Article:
Whatever raises the worth of your firm is considered capital in the context of business. Physical, social, intellectual, and financial qualities may all be enhanced by it. There are two types of capital in economics and business: human and physical.
Human Capital Vs. Physical Capital
While physical capital refers to a company’s or economy’s resources, human capital is the worker’s talents, education, preferences, and so on that, they bring to the table. Physical capital, on the other hand, refers to items that have been manufactured by humans and are being brought or invested by a business in order to make products.
Human capital is the sum total of the human’s aggregate intangible resources. It encompasses a wide range of attributes that may be held by a person or a community, such as intellect, knowledge, discernment, and training. Human capital may be used to develop tangible wealth in an economy or a business.
The tangible resources created by humans and used in the production of products and services are referred to as “physical capital”. In classical economics, physical capital is regarded to be one of the most essential capitals of the manufacturing process. Machines, equipment, vehicles, and structures all fall under the category of “physical capital”. Physical capital is difficult to value because of its lack of liquidity.
A person or group’s total intangible assets include their human capital. It encompasses everything that makes a business or economy successful, from the people who work there to the things they know and have learned, to their personal preferences and the way they were educated.
A theory of human capital was created by University of Chicago economists Theodore Schultz and Gary Becker in the late 1950s and early 1960s, stating that investing in people is the same as investing in capital equipment since people are a key component in the production process.
A person’s general human capital and their unique human capital are separated by Gary Becker into two categories. Human capital, in general, refers to a person’s whole set of skills and abilities, regardless of where they work. Specific human capital on the other hand is the education and training that are solely helpful to the company.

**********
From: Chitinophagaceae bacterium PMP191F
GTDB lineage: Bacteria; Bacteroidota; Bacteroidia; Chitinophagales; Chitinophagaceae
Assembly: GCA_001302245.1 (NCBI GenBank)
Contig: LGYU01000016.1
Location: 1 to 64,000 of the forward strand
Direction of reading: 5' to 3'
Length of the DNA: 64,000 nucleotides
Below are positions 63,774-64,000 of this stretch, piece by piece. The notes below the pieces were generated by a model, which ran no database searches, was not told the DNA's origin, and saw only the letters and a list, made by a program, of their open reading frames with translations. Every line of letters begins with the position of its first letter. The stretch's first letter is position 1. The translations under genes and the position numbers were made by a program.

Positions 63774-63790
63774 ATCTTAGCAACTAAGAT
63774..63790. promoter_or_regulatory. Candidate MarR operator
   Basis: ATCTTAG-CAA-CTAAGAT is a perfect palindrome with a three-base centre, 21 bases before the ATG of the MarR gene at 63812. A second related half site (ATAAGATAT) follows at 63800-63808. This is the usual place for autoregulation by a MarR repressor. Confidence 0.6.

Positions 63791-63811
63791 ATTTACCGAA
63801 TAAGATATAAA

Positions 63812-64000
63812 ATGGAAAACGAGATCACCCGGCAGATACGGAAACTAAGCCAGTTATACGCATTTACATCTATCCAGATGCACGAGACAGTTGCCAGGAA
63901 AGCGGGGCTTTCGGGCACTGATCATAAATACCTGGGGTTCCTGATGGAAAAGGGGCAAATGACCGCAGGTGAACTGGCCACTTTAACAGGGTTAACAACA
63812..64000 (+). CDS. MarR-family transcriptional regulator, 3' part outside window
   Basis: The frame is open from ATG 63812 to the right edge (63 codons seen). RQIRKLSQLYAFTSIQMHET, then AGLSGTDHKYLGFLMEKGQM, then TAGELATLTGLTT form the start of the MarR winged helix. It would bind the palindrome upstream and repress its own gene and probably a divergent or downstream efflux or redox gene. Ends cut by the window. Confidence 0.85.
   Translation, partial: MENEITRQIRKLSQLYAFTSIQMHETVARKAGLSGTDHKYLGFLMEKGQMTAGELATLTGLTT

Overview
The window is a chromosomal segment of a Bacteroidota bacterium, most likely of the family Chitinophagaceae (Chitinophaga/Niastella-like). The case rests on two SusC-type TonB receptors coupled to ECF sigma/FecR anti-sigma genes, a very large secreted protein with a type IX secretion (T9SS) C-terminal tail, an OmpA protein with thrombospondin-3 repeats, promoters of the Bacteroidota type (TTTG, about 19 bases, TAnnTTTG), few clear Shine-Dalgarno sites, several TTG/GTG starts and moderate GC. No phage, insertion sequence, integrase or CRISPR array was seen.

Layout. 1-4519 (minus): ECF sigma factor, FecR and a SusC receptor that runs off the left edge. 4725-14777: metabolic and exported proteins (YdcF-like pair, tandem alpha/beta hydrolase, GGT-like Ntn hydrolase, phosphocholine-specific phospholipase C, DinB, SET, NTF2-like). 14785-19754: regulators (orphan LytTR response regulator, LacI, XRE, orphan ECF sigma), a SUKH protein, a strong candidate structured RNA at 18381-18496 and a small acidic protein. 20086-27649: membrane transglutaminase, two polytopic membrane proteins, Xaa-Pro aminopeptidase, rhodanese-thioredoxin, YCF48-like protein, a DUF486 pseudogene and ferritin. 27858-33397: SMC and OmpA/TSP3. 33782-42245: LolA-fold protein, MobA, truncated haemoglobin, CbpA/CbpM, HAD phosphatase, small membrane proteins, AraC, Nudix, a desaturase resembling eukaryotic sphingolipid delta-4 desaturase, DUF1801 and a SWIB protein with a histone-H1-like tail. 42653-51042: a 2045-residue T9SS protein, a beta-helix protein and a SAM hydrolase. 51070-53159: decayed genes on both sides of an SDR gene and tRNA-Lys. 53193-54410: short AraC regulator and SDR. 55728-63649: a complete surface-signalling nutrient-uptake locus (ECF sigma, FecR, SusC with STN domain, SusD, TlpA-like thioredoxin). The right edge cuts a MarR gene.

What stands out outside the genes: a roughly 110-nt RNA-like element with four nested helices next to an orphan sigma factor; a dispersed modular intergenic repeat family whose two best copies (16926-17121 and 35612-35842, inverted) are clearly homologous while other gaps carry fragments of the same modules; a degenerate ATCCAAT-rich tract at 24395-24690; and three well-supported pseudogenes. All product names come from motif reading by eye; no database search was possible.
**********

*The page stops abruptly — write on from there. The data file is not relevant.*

Every part of an organization is involved in human capital management. A company’s employee-organization relations are taken into consideration while making management choices and actions. As a result, management decisions may have a favorable or negative influence on the organization’s success. Human capital may be developed with the assistance of organizations, but ownership of human capital stays with the owner.
The physical capital of a company is comprised of all of the company’s man-made assets, such as buildings, cars, and equipment. In the industrial process, physical capital is a critical component. Investing in physical capital necessitates a large financial outlay.
Physical capital has been seen as capital commodities since the advent of the mechanized production system and capitalism. An organization’s physical capital is a critical component that creates value. There is a long economic life for many forms of physical capital. During the manufacturing process, the physical capitals are not destroyed or consumed, but they might be depleted over time.
The inability to add value to physical capital is a result of its illiquidity. Equipment and machinery may be tailored to meet the specific needs of a manufacturing process or end-use. Because of this, valuing the company’s equipment and machinery becomes difficult. The resale of a bottle-making machine may harm a beverage firm with a certain bottle design since the equipment can only produce a single sort of bottle. A problematic valuation situation will arise if this is the case.
Difference Between Human Capital and Physical Capital
- There are two types of human capital: inanimate and animate. Inanimate human capital comprises things like machinery, buildings, cars, equipment, and so on. Human capital, on the other hand, comprises a person’s skills, experience, talent, method of education, abilities, and so on.
- The difference between physical and human capital is that physical capital can be seen and touched.
- You cannot sell human capital; only the service you give as its owner may be sold on the market. Physical capital may be traded on the open market just like any other commodity.
- Physical capital may be readily divorced from its owner, however, human capital cannot be.
- Migration and cultural obstacles make it difficult to move human capital throughout the world. Physical capital, on the other hand, maybe carried across borders with ease.
- The value of human capital increases with time as a result of increased education and health. Physical capital, on the other hand, depreciates over time since it is constantly used.
Human capital is inseparable from its owner because it is made up of the qualities that people possess individually and collectively, whereas physical capital is made up of the resources that companies acquire to support the manufacturing process, such as machinery, equipment, buildings, and vehicles, and can be easily separated from its owner.
Both physical and human capital, on the other hand, need a large outlay of resources in order to be acquired and developed. Both of these capitals must be carefully sought for and acquired by owners and managers if they are to provide value to the organization.